SEO Experts- Who to Read

SEOs get asked questions that we don’t know the answers to all the time. Some obscure code reference will come up, or someone will have a question about a specific Google update, or want to know how to do something that feels like it should be the responsibility of an SEO but it’s just outside our knowledgebase. So what do we do? We read! I, for one, block out an hour to an hour and a half every day. What I do, anyway, is go to the web, to look for informed opinions from others in the same business I’m in (RSS feeds are my favorite tool for this, with the kinda ugly but still functional Google Reader). Over time, I’ve developed a portfolio of SEOs whose advice I trust- and some I don’t. Why do I spend time reading people I seldom agree with or even adamantly disagree with? For the same reason I listen to Rush Limbaugh AND NPR- I have to know what kind of disinformation I might be up against when trying to explain something to a client. Here is a (very) short list of 5 people you should definitely be reading on at least a weekly basis.


Matt Cutts

When Matt Cutts speaks, SEOs listen- although to me, it seems weird that the most prominent Googler in the SEO field is the head of the web spam team- it sends a very negative message that SEO is spam, and sometimes I wonder why we all listen to this guy so much- we’re not out there doing spammy SEO stuff, right? Cutts keeps a personal blog where he writes about working at Google and his life, and produces many videos on basic SEO questions for the community. Here’s one of the most famous, where he explains that Google doesn’t actually think that SEO is spam:

Matt is a good guy to pay attention to but if you are doing 100% white hat SEO you probably don’t have to worry about most of what he talks about.


Danny Sullivan

Danny heads up Search Engine Land and has been covering search engines for more than 15 years. He tends to tackle the big, overarching meta-issues in SEO and has a very even tone and perspective- though he doesn’t always agree with Google. When a major news source like The Wall Street Journal or Forbes needs an opinion about Search, Spam or Google- Danny is typically who they call. He does a lot of live blogging at big conferences and also writes a personal blog called “Daggle” when he’s not producing the Search Marketing Expo series of conferences. I like reading Danny because he’s often able to provide an historical perspective that others can’t.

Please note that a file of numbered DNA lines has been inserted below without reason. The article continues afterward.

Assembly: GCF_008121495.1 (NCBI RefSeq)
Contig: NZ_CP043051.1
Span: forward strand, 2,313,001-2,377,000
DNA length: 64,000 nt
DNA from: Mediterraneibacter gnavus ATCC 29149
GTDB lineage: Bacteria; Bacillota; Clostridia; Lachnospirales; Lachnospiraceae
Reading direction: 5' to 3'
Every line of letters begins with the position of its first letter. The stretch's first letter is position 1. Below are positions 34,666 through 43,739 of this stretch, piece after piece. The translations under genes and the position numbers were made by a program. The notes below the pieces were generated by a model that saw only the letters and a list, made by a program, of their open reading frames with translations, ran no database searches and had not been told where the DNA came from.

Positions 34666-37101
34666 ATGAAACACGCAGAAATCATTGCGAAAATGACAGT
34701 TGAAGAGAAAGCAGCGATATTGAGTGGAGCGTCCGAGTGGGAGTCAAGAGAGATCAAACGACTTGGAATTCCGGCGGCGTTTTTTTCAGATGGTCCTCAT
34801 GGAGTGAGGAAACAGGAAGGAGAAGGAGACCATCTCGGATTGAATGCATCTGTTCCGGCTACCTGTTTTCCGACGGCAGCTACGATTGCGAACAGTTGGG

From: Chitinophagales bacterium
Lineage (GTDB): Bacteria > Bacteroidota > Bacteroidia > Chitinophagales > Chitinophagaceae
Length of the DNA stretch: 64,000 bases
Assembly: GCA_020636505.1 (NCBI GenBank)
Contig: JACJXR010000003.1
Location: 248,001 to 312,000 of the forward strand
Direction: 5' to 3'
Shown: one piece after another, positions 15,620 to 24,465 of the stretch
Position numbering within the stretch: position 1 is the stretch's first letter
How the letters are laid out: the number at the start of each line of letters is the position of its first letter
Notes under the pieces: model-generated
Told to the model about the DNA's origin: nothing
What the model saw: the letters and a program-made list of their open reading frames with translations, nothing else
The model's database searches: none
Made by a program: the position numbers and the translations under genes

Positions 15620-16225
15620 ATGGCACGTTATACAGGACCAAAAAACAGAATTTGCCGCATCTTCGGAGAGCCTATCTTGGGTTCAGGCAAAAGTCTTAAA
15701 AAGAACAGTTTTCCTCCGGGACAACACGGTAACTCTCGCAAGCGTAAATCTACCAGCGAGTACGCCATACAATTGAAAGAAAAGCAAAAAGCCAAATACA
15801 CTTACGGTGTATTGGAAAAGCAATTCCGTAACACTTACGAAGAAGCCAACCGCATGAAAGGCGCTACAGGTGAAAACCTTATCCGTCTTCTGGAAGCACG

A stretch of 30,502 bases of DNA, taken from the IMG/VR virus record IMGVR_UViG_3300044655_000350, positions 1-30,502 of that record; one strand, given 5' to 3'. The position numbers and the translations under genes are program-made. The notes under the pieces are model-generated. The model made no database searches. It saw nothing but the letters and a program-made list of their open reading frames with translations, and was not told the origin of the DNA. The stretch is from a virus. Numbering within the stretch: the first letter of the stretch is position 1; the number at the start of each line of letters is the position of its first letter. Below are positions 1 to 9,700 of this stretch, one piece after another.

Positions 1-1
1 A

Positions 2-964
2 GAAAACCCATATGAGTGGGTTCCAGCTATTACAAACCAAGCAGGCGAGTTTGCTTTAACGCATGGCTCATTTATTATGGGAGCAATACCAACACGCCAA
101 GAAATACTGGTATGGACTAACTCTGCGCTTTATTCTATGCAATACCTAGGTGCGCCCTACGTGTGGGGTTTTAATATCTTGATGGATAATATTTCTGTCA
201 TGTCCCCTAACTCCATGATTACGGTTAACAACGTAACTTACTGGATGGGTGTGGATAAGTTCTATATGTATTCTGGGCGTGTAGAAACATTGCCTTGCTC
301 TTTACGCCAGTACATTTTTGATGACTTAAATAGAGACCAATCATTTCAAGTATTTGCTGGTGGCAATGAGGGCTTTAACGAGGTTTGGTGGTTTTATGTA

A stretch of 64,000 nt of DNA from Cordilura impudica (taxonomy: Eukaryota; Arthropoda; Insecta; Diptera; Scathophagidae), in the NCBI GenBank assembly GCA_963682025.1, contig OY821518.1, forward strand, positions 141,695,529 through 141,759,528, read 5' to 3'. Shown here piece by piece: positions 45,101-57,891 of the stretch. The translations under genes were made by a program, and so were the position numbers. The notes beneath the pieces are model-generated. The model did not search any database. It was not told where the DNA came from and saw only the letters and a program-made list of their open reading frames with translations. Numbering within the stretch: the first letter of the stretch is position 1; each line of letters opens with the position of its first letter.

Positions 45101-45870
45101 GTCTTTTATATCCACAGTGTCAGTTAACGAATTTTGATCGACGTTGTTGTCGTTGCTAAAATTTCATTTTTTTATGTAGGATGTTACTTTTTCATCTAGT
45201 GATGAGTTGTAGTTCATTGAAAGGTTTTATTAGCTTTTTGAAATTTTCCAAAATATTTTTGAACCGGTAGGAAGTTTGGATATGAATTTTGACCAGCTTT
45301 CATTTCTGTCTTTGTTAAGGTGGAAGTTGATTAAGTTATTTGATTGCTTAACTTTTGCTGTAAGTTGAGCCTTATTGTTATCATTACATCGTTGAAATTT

Michael Gray

Michael is actually someone that I have had to recently stop following on Google+ and Twitter as his attitude towards Google is really full of vitriol sometimes, when they change something that has been making him money. Michael tends to be very abrasive when he doesn’t like something Google does, calling out by name Google engineers and posting profanity-laden updates from time to time. Michael’s main area of expertise (from what I can tell) is leveraging the Internet to make money doing affiliate marketing. I read his stuff (when I can stomach it) to find out what the grey and black hats of the world may be doing and thinking- Michael’s audience is definitely those who think that Google has an obligation to help them make money, as such, it’s worth paying attention to as it’s outside of the white hat echo chamber some of can live in. His techniques are valuable and over time he’s gotten better about providing the User value- but some of his stuff definitely skews to the dark side. (Note: no personal attack intended, I actually Tweeted back and forth a few times with Michael about cupcakes and Disneyland and I found him to be perfectly pleasant!)


Michael Martinez

Michael is a very, very smart guy who does a lot deeper thinking than most of us have the luxury for. His site features articles that are several thousand words long and generally go contrary to mainstream SEO advice- in other words, SEO advice that tends to try to sell you something. He really does spend a lot of time doing research, thinking and writing- you’ll want to read Michael once you already have several successful campaigns under your belt as some of his advice is truly “out of the box” and requires a lot of context to apply to a regular old SEO campaign. Don’t expect to hear platitudes from Michael- he’s not afraid to call a technique a bad technique, or call out another “SEO guru” on their bad advice. One last time, though, remember- this is advanced stuff. You could easily spend an hour reading and digesting a single article.


Jill Whalen

I haven’t been reading Jill long, which is a shame, since she’s been doing this longer than almost anyone; having founded her SEO company, High Rankings, in 1995. Jill is another no-nonsense author who’s not afraid to go against the grain when someone asks for her advice. Her focus is on things that work- not on theory- as such, she’s frequently at odds with the rest of the SEO community; take for example her position on H1 tags as an important piece of SEO real estate. If you want no-nonsense advice from someone without something to sell you- at least implicitly-read Jill. She basically invented the industry!


Who do you read? Who should I read? Leave a comment and let me know. Thanks!

1 Comment. Leave new

One of the sharpest SEOs and one I trust is Aaron Wall of and the real SEOs I know also read Rand Fishkin of

There are different kinds of SEO talent: people like me who mentor bloggers and small business in common sense SEO (like the post linked to this comment) and professional SEOs who rank businesses in really tough niches like mortgages, insurance, travel, flights, and hotels.

I rely more on common sense, keyword research and copywriting skills. They do advanced analysis and change where content exists on what page.

Bil Hartzer is someone else you’ll want to know. I’ll submit this comment and then share a link to his page where he recommends free SEO tools.


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